Given a number n. The task is to find the smallest number whose factorial contains at least n digits.
Input : n = 1 Output : 0 0! = 1, hence it has 1 digit. Input : n = 2 Output : 4 4! = 24 and 3! = 6, hence 4 is the smallest number having 2 digits in its factorial Input : n = 5 Output : 8
In the article for Count digits in a factorial of a number, we have discussed how we can efficiently find the number of digits in factorial.
We used the below formula to find the number of digits
Kamenetsky’s formula approximates the number of digits in a factorial by : f(x) = log10(((n/e)n) * sqrt(2*pi*n)) Thus, we can pretty easily use the property of logarithms to , f(x) = n*log10((n/e)) + log10(2*pi*n)/2
Now we need to determine the interval in which we can find a factorial which has at least n digits. Following are some observations:
- For a large number we can always say that it’s factorial has more digits than the number itself. For example factorial of 100 has 158 digits which is greater than 100.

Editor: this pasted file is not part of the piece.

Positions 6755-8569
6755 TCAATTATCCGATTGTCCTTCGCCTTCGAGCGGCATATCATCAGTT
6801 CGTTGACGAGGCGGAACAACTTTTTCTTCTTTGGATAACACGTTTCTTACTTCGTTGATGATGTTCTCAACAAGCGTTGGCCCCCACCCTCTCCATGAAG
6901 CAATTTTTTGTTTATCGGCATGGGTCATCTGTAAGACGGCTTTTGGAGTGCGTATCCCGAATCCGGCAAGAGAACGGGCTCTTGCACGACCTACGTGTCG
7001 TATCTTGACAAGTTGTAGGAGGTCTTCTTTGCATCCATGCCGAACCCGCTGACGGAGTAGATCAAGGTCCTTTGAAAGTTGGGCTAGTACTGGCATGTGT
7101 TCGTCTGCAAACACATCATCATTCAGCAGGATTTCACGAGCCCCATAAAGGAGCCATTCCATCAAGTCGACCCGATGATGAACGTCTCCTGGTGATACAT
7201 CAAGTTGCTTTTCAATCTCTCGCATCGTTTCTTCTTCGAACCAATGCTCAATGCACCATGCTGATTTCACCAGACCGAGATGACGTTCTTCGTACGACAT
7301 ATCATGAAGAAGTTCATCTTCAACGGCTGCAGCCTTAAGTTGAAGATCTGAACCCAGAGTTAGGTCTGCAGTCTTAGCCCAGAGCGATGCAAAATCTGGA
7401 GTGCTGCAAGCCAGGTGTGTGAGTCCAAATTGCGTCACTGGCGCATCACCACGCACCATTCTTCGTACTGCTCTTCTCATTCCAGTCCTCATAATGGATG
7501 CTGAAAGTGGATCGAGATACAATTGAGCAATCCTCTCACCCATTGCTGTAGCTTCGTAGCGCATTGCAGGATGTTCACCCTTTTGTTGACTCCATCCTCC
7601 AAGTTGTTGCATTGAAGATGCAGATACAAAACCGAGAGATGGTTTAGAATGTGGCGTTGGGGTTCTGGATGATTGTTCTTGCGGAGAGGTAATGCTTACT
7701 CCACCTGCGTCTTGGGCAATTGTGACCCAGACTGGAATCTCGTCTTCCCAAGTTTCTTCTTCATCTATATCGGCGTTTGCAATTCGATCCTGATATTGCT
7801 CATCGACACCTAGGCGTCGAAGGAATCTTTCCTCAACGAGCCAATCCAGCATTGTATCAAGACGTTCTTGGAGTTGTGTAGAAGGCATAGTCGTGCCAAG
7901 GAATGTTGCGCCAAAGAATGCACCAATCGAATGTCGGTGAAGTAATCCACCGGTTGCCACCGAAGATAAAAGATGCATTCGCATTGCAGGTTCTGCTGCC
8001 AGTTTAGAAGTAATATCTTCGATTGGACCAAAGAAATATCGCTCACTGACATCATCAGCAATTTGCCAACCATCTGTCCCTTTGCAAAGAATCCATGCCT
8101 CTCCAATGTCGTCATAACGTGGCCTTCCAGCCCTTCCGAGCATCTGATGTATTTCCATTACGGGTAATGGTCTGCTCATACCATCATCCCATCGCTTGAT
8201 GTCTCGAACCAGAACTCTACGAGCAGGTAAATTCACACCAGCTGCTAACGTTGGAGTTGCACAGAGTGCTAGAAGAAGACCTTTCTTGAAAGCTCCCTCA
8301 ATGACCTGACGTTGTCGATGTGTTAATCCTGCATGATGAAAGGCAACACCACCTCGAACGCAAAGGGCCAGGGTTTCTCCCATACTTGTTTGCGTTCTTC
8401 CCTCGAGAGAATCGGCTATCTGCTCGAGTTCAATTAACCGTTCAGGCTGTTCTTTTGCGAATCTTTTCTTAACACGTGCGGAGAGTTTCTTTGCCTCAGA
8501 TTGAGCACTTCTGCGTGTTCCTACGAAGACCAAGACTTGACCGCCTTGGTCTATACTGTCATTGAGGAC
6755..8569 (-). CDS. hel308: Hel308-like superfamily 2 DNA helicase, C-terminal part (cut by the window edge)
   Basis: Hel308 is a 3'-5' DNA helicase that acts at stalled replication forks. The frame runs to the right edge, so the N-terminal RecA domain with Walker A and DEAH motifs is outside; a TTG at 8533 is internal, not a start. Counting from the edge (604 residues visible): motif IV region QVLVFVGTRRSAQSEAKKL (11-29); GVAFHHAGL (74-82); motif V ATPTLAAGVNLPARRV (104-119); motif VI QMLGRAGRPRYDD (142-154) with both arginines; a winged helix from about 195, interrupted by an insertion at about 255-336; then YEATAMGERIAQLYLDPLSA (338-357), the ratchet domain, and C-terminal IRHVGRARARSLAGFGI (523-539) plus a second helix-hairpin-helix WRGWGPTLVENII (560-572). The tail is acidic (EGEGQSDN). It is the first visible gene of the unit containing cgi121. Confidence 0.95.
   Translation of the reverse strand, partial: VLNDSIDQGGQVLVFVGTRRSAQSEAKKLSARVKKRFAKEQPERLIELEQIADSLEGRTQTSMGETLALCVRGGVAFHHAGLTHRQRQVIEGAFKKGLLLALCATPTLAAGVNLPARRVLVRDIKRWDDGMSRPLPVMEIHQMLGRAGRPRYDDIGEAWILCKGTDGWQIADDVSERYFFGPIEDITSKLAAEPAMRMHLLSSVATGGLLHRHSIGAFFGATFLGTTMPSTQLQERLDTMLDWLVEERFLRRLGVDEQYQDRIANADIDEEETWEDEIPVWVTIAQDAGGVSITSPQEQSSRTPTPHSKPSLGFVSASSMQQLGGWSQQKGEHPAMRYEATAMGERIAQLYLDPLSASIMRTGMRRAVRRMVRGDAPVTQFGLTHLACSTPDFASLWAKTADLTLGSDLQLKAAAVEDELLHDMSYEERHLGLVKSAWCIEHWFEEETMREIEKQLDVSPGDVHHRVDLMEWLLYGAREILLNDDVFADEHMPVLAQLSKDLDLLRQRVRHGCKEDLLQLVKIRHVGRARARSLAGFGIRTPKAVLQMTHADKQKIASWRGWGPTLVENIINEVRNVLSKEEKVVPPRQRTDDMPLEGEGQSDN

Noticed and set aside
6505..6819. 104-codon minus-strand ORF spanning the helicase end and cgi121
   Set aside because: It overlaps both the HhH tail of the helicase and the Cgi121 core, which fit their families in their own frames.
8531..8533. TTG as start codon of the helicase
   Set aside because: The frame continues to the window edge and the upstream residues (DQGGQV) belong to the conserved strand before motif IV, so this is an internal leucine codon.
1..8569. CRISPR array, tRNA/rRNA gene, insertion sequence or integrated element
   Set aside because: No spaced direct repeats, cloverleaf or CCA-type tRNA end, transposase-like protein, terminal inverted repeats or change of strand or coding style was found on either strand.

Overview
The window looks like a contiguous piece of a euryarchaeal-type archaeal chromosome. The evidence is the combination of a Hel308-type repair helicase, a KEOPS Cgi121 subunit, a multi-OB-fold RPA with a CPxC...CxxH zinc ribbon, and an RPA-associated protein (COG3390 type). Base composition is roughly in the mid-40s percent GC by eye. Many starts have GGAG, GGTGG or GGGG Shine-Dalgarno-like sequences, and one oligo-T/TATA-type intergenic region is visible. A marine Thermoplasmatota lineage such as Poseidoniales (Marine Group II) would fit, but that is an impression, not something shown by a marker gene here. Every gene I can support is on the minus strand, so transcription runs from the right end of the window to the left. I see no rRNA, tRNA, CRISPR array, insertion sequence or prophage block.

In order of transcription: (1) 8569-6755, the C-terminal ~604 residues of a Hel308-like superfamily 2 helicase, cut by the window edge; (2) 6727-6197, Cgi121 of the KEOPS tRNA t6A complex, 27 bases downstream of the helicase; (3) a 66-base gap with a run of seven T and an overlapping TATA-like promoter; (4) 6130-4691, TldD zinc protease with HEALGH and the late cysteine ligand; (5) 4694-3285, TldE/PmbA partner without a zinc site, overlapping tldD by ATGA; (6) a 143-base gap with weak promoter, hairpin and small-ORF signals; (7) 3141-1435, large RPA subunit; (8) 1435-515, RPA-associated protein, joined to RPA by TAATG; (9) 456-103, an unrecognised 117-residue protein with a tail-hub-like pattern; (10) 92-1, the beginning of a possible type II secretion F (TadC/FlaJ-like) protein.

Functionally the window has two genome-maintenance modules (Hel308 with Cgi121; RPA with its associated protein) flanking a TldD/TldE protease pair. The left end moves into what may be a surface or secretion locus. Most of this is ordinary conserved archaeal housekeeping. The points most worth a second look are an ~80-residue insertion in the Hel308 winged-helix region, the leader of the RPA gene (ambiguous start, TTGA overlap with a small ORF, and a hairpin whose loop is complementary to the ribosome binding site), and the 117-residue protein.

- However for smaller numbers, that might not be the case. For example factorial of 8 has only 5 digits, which is less than 8. In fact numbers up to 21 follow this trend.
Hence if we search from 0! to n! to find a result having at least n digits, we won’t be able to find the result for smaller numbers.
For example suppose n = 5, now as we’re searching in [0,n] the maximum number of digits we can obtain is 3, (found in 5! = 120). However if we search in [0, 2*n] (0 to 10), we can find 8! has 5 digits.
Hence, if we can search for all factorial from 0 to 2*n , there will always be a number k which will have at least n digits in its factorial.(Readers are advised to try on their own to figure out this fact)
We can say conclude if we have to find a number k, such that k! has at least n digits, we can be sure that k lies in [0,2*n] i.e., 0<= k <= 2*n
Thus we can do a binary search between 0 to 2*n to find the smallest number having at least n digits.
0 4 8 24 70 532
The complexity for the binary search is O(log(2*n)), if we ignore the complexity of the logarithmic function. Hence overall complexity is O(log(n)).
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